Nathan Phillips’s review published on Letterboxd :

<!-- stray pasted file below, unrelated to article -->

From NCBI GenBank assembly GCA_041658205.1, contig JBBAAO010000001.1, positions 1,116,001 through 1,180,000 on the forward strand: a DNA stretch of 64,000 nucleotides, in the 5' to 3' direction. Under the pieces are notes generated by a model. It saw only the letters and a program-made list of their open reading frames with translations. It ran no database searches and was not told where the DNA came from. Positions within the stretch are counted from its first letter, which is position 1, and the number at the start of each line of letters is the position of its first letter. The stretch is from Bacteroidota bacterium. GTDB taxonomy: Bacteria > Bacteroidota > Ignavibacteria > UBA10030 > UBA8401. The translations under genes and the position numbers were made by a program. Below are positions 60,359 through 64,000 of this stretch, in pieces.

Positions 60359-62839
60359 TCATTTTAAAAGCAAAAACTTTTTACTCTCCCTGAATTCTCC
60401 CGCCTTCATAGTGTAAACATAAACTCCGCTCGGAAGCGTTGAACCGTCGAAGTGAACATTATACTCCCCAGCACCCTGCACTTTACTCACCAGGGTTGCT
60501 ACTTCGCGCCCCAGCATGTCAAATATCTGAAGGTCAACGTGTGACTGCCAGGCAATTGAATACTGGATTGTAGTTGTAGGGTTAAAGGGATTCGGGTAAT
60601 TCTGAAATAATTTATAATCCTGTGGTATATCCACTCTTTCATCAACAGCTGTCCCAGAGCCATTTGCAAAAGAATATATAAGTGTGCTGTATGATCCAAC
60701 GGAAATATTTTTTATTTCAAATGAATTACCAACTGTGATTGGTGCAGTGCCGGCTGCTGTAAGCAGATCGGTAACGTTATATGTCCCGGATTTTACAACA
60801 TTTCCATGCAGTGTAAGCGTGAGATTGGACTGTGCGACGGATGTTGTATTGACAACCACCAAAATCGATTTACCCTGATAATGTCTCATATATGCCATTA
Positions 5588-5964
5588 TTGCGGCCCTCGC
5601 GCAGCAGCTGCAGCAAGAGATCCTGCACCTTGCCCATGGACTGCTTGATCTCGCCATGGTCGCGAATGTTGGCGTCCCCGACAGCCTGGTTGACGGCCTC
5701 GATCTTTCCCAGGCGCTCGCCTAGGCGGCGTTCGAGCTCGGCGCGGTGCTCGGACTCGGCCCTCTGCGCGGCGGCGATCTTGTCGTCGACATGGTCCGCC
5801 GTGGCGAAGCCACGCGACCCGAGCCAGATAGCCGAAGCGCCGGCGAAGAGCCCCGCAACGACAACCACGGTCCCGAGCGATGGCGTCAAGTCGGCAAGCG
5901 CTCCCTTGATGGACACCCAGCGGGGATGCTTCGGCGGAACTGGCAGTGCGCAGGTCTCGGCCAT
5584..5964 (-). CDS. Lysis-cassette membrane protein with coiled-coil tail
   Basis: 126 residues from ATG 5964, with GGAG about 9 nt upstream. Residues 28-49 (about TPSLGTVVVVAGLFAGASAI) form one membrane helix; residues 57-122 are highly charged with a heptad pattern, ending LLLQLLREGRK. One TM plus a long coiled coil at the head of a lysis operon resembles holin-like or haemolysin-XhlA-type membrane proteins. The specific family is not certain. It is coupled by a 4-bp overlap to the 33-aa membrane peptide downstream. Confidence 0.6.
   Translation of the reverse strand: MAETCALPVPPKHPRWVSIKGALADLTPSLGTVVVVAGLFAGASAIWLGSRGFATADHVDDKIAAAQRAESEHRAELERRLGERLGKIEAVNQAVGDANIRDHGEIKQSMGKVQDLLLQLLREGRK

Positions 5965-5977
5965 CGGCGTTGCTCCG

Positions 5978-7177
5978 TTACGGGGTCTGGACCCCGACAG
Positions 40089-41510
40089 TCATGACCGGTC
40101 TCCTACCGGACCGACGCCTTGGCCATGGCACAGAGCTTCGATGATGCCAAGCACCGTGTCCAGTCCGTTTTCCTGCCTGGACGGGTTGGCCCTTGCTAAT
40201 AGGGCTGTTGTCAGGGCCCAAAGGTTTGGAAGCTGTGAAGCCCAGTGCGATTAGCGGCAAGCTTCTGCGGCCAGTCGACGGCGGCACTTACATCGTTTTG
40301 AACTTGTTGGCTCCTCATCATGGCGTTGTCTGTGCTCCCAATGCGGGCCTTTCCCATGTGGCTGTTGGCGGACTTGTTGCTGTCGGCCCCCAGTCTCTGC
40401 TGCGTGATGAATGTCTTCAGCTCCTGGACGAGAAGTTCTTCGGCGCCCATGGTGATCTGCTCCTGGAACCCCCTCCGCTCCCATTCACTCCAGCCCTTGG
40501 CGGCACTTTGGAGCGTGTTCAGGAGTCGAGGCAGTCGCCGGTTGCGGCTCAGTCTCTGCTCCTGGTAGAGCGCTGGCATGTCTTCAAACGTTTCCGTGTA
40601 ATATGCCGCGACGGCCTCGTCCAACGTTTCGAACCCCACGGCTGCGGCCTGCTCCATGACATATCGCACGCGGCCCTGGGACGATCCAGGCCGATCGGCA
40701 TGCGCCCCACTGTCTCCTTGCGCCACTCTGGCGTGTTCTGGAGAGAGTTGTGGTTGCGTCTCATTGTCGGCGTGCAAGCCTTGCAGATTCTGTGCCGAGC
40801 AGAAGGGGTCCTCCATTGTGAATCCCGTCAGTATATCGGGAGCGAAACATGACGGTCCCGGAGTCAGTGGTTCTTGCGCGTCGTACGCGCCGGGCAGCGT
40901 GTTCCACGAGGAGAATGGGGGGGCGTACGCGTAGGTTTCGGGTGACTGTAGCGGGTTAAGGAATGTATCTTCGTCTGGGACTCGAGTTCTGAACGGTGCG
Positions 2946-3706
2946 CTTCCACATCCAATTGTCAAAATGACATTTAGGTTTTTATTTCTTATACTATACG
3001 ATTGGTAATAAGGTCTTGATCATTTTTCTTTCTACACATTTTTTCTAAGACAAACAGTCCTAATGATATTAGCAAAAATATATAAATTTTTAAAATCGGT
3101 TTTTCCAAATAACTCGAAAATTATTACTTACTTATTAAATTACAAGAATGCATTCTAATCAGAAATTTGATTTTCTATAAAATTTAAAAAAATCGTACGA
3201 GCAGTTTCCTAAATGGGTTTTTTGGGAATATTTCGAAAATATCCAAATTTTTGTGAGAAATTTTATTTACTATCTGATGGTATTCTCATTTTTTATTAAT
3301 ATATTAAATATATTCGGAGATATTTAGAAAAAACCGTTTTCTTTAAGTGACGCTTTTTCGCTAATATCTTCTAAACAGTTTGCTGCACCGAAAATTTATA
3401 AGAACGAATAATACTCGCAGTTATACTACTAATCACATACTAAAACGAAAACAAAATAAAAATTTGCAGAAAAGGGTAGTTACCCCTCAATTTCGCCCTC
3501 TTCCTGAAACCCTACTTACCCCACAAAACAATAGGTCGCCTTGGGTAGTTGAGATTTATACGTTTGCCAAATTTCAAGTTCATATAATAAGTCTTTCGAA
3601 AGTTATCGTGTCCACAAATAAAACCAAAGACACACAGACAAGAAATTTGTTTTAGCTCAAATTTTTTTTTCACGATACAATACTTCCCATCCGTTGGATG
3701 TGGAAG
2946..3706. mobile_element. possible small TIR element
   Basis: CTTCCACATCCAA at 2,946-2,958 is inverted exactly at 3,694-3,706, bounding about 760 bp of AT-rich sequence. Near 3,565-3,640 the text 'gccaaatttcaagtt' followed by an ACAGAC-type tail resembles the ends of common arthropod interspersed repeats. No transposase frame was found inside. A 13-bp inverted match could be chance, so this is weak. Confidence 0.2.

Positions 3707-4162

Cary Grant and Ethel Barrymore are quite remarkable in this solemn, righteously angry exploration (based on a Richard Llewellyn novel) of a Cockney drifter's entrance into a life of crime after his mother becomes too ill with cancer to run the family store. It's long-winded and sags in the midsection after a terrific first act and after the relationship between mother and son loses some of its initial complexity, but the dialogue -- well adapted by writer-director Clifford Odets -- is consistently sharp and realistic, the whole experience subtle, unsentimental and impressively complete in its capturing of a decrepit slum life without romance or condescension. It's not every day you find a Hollywood film with a message that alternates between embittered socialism and sheer hopelessness, which today seems refreshingly timely. Being a great fan of Grant's I had wanted to see this for years but quietly assumed his most "serious" role would be something of a strain; I couldn't have been more wrong, and the film left me wishing he'd had more opportunities to demonstrate his depth as a dramatic actor. Apart from Notorious, this could be his finest, most emotionally rich performance.